Men’s national team will face Morocco in friendly match
Korea’s football governing body confirmed Friday that the men’s national team will play Morocco in an international friendly this month.
The Korea Football Association (KFA) said Korea will take on Morocco at Tissot Arena in Biel, Switzerland, on Oct. 10. It will be Korea’s second friendly after clinching a berth at the 2018 FIFA World Cup earlier this month. The Taeguk Warriors are first set to meet the World Cup hosts Russia in Moscow on Oct. 7.
The KFA originally planned a friendly with Tunisia for Oct. 10, but the African side pulled out of its commitment Sept. 22 citing “internal reasons.”
In Tunisia’s stead, the KFA has been working with Morocco to launch a friendly to put the finishing touches to their World Cup preparations.
Korea, currently 51st in the latest FIFA rankings, has played 56th-ranked Morocco once. In March 1996, the two sides played to a 2-2 draw.
Morocco has yet to secure their spot at the 2018 World Cup. They’re currently second in Group B in the third round of the African World Cup qualifying tournament with six points, just one point behind group leader Ivory Coast. In Africa, only the group winners earn a World Cup berth.
Korea’s national football team head coach Shin Tae-yong announced his roster for the upcoming friendlies Monday. His 23-man squad is made up entirely of overseas-based players and includes Son Heung-min of Tottenham Hotspur and Ki Sung-yueng of Swansea City.
PyeongChang organizers promise athletes good food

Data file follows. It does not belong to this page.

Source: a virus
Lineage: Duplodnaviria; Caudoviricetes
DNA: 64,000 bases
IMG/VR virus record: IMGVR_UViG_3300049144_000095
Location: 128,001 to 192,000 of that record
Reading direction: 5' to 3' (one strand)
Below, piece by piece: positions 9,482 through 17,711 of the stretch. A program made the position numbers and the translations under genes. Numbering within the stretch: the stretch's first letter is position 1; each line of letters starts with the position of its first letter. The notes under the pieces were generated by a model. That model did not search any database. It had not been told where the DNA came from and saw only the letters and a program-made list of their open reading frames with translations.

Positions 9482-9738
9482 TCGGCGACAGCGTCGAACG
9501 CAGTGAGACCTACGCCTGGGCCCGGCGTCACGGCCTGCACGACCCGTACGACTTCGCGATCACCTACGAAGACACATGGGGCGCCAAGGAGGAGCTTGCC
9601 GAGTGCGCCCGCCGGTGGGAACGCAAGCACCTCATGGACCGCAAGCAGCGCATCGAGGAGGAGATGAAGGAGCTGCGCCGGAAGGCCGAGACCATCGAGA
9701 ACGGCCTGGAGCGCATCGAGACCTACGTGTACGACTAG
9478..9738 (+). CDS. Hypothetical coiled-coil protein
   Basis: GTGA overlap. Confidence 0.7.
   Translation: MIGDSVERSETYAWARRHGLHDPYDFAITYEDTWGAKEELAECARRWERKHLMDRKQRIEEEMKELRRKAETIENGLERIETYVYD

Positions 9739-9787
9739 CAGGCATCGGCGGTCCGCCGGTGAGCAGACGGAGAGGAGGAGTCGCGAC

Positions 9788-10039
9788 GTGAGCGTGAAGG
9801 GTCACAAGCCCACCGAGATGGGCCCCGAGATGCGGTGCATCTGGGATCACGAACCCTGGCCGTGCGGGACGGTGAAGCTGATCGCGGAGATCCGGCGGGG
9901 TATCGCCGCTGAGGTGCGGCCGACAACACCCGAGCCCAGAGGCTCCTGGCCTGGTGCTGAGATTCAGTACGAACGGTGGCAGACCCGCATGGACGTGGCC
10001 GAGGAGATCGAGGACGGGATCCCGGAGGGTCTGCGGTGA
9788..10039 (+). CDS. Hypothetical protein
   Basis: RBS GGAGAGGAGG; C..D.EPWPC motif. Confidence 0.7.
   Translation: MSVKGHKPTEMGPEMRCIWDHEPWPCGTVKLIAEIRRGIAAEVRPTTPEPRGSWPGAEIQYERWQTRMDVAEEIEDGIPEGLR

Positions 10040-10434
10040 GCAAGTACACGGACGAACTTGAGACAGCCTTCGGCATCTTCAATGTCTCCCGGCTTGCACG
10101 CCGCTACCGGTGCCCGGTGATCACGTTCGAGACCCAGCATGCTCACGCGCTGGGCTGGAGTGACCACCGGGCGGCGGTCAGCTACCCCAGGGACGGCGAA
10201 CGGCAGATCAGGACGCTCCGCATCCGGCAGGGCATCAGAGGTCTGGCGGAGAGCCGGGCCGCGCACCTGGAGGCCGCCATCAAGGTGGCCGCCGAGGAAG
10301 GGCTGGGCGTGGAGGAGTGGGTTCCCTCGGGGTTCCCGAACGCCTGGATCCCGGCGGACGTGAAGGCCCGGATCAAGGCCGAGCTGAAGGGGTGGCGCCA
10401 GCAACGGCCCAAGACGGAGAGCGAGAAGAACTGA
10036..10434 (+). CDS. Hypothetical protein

Organizers for the upcoming PyeongChang Winter Olympics said Monday that they will provide the highest quality food materials for the athletes from all over the world.
The alpine city of PyeongChang in Gangwon Province will play host to the quadrennial competition that runs from Feb. 9-25, 2018. It is the first Winter Games held in Korea.
The National Agricultural Products Quality Management Service (NAQS), the Gangwon provincial government and local Olympics organizers said they signed an agreement to ensure that the best and safest materials are used in the preparation of food for competitors and sports officials who will be staying at the athletes’ village.
Under the pact, the NAQS and provincial authorities will be charged with maintaining the steady supply of high-quality local food materials.
The quality management service, in particular, will thoroughly check all farms and food providers that will supply produces for the games for signs of residual pesticides, heavy metals and other harmful materials.
“The close inspections will ensure that no harmful food materials reach athletes,” a NAQS official said.
He said all food materials will be double-checked for place of origin and whether or not they are registered goods that can be tracked.
Being able to trace the origin, packaging process and delivery enhances better quality control and facilitates recalls if a problem is detected.
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